Scared of Shared Services? You're Already Doing it
"I've wanted to pursue shared services for years," one CFO recently told us, "But I don't want a revolution." Guess what? Your institution may already be doing it.
At a recent university client, we identified eight isolated instances of shared service consolidations on campus that had been initiated in the past few years for finance and HR support, including: three colleges/schools, three administrative divisions and two separate clusters of research centers. Each of these efforts required substantial effort by the unit leadership, and the transformational change presented challenges to both faculty and staff. Isn't this a good thing? Well, sort of - the university ended up with eight flavors of torture and only a fraction of the treasure.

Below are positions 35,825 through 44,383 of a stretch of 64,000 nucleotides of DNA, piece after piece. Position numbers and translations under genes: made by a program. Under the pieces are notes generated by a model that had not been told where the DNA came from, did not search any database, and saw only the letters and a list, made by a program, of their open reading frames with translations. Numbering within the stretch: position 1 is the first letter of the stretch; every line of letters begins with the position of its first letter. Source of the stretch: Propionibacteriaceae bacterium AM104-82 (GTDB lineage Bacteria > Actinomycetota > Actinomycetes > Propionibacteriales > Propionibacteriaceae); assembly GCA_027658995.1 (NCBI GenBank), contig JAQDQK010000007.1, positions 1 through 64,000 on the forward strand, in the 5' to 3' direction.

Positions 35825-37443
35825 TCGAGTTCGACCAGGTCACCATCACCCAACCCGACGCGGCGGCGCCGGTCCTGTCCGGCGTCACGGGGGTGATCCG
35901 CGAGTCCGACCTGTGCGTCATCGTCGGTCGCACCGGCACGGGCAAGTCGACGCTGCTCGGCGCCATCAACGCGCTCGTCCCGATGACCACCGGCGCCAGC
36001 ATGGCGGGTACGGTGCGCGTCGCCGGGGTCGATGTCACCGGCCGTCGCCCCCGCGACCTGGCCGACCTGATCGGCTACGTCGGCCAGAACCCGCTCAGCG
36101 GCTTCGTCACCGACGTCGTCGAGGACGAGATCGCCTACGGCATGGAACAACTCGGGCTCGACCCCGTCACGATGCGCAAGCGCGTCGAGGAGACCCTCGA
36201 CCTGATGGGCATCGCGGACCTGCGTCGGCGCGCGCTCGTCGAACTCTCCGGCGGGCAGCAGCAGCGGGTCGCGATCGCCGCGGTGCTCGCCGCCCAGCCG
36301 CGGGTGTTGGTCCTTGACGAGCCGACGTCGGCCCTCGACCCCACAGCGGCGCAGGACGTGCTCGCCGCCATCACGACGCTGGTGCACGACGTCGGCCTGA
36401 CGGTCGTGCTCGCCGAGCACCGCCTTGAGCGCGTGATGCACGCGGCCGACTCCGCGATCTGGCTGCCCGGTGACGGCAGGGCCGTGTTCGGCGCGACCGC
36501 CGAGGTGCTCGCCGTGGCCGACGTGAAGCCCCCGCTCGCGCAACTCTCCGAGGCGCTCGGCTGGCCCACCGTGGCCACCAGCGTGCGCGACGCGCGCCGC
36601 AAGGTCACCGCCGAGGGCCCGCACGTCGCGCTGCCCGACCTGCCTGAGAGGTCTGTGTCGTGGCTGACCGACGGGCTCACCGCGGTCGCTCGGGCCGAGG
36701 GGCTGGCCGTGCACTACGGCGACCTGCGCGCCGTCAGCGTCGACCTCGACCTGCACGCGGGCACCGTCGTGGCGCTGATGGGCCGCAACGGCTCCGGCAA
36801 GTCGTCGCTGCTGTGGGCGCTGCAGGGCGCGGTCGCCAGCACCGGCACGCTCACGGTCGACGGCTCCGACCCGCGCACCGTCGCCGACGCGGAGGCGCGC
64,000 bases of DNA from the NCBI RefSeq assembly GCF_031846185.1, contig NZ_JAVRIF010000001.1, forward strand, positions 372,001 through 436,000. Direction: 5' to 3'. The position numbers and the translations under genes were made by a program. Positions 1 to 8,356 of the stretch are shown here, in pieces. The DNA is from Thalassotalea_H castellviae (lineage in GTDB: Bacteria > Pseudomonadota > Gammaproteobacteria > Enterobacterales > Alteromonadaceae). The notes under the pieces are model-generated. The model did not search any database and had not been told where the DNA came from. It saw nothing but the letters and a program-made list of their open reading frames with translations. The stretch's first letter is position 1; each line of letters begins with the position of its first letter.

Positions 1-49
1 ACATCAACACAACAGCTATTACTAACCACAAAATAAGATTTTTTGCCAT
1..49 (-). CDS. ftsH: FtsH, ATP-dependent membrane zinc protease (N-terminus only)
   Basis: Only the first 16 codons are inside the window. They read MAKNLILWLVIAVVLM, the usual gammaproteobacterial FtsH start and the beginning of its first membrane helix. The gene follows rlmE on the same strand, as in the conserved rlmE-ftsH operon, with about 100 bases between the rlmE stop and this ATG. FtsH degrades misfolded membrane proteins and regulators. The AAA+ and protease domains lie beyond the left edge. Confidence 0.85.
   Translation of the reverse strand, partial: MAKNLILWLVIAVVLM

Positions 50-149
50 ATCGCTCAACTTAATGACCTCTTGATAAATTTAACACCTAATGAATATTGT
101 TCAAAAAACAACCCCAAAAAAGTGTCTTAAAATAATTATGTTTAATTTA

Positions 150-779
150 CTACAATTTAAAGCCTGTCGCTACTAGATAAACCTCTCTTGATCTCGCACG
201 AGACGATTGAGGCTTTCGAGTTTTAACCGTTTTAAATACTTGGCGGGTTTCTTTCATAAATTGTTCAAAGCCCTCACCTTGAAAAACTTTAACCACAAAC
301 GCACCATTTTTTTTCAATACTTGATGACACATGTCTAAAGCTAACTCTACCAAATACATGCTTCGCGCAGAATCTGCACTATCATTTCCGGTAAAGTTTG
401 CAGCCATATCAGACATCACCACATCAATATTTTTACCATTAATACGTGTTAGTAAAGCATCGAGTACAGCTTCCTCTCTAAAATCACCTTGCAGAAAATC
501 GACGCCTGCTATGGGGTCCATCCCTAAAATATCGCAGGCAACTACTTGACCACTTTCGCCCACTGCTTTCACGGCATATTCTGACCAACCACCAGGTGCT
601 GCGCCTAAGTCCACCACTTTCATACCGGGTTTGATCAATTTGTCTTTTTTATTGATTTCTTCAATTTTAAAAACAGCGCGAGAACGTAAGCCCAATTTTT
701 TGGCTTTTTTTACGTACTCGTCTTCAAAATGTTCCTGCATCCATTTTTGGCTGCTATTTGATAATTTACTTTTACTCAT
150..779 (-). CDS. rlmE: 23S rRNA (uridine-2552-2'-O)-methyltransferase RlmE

In fact, this scenario highlights the perils of what we call "asynchronous efforts":
Reduced Economies of Scale: If you have eight different service delivery models, with up to eight sets of processes and versions of accountability, you have not fully realized the economies of scale and you have not set yourself up for future scaling.
Exhausted Capital for Change: Your growing pains may have yielded a better service model for faculty and staff, but universities are also turning to shared business support models to help relieve long-term cost pressures. The question then is how will these units react if/when university leadership asks them to undergo a second transformational effort to pursue additional savings? Will you have turned potential willing partners into your most intransient constituents?
Driving transformational change matters. Our understanding of the functions supporting your mission enable us to partner with your team from assessment through implementation. With insight from our work with more than 500 higher education institutions, Huron is focused on developing best practices and a tailored solution that is right for your university.